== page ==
Tucker Carlson, the far-right media personality who was fired by Fox News earlier this year, claimed without evidence this week that the United States is “speeding towards” the assassination of former President Donald Trump — a comment that has started to gain traction with prominent voices on the conservative fringe.
In an interview with the comedian and podcaster Adam Carolla, Carlson was asked to comment on what “the future holds” for Trump, who is leading the field for the Republican presidential nomination in 2024. Carlson proceeded to rail against the fact that the former president was twice impeached and faces four indictments.
“If you begin with criticism, then you go to protest, then you go to impeachment, now you go to indictment and none of them work. What’s next? Graph it out, man. We’re speeding towards assassination, obviously. … They have decided — permanent Washington, both parties have decided — that there’s something about Trump that’s so threatening to them, they just can’t have him,” Carlson said in the interview, which was posted online Wednesday.
Carlson's lawyer did not provide comment for this article.
The comments have been picked up by other media personalities on the far right, including conspiracy theorist Alex Jones and former Fox News host Dan Bongino, who now posts content on Rumble, an online video platform known for hosting far-right personalities. The comments also circulated on the pro-Trump internet forum Patriots.win, also known as TheDonald.
Jones, who made similar comments about a hypothetical assassination earlier this year, discussed Carlson’s remarks on his show, Infowars.
The most recent episode of Bongino’s podcast is titled “Speeding Towards Assassination?” In the episode description published on the Apple Podcasts platform, he asserts without evidence that the “plot to take out Trump is metastasizing.” Bongino’s show is among the most popular on podcasts in Apple’s rankings, according to Chartable, a podcast analytics company.
In far-right and conspiratorial circles, Trump has long been presented as the target of a vast plot orchestrated in part by Washington’s “deep state” as well as the Democratic establishment and the news media. The former president has embraced this worldview, referring to himself as a “victim” and the center of a “witch hunt.”
Daniel Jones, the president of the nonpartisan research organization Advance Democracy, said Carlson’s comments are an example of the kind of rhetoric that can incite real-world violence.
“Those of us who follow and track extremism have seen that the rhetoric around the indictments of Trump is very similar to the rhetoric we saw prior to the Capitol insurrection,” Jones said. “I think everyone in this space is concerned about what the next 12 to 18 months look like.”
Carlson’s remarks came a week after he hosted an interview with Trump that was uploaded to X, the social media service formerly known as Twitter. In that interview, which was posted during the first debate of the Republican presidential primary, Carlson asked Trump whether he was “worried that they’re going to try and kill you.”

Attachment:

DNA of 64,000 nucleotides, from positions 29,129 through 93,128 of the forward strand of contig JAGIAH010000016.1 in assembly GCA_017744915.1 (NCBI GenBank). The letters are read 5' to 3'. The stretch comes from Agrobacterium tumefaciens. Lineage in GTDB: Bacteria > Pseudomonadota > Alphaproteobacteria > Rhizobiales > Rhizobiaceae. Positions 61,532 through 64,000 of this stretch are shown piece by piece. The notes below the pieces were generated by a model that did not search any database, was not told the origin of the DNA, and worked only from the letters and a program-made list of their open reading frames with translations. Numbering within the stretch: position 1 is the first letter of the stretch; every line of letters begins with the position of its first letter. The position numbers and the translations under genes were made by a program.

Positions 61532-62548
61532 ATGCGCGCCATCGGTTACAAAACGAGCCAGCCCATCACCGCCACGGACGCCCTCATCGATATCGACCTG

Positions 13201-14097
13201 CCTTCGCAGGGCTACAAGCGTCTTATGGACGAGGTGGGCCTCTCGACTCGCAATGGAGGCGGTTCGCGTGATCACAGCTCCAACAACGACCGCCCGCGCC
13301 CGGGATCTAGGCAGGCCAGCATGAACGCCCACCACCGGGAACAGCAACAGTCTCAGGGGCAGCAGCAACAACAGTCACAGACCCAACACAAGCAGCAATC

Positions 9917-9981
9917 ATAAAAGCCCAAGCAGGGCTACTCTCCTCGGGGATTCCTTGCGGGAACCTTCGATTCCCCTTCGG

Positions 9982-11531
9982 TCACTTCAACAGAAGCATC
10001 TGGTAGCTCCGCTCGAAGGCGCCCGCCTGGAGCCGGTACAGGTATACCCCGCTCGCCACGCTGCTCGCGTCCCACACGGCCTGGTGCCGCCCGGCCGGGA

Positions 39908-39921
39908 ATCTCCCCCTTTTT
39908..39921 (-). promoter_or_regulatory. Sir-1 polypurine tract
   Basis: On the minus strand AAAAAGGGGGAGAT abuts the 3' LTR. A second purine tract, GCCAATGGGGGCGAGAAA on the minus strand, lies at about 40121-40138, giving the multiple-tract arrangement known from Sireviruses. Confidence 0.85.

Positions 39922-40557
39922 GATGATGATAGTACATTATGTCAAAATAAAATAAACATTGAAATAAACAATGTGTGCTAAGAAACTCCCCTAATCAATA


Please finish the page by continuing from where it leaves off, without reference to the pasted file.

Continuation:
“Why wouldn’t they try and kill you? Honestly,” Carlson asked. In response, Trump said: “They’re savage animals. They’re people that are sick.”
Carlson was fired by Fox News in April days after the network and its parent company agreed to pay almost $800 million to Dominion Voting Systems to avert a high-stakes defamation trial. The network did not provide a public explanation for why he was ousted. He was one of the network’s biggest stars and widely seen as one of the leading figures in a conservative movement reshaped by the rise of Trump. In the wake of his departure, Carlson started posting episodes of a new political commentary show on X.
Trump faced an assassination attempt during a campaign rally in Las Vegas in June 2016, a month before he formally secured the GOP presidential nomination at the Republican National Convention in Cleveland. Michael Sandford, a 20-year-old British man, tried to grab a police officer’s gun at the campaign event and told authorities he wanted to kill Trump.
Four presidents have been assassinated while in office, and two were wounded in assassination attempts. Trump's immediate predecessors faced various violent threats on their lives.
Carlson faced intense scrutiny last year when extremism experts drew a link between his on-air statements and the "great replacement" white nationalist views espoused by a gunman who killed 10 people in Buffalo, New York.
He also attracted fierce criticism for spreading political misinformation, supporting conspiracy theories about the outcome of the 2020 presidential election, minimizing the severity of the Jan. 6 riot at the U.S. Capitol and attacking journalists at other outlets.
This article was originally published on NBCNews.com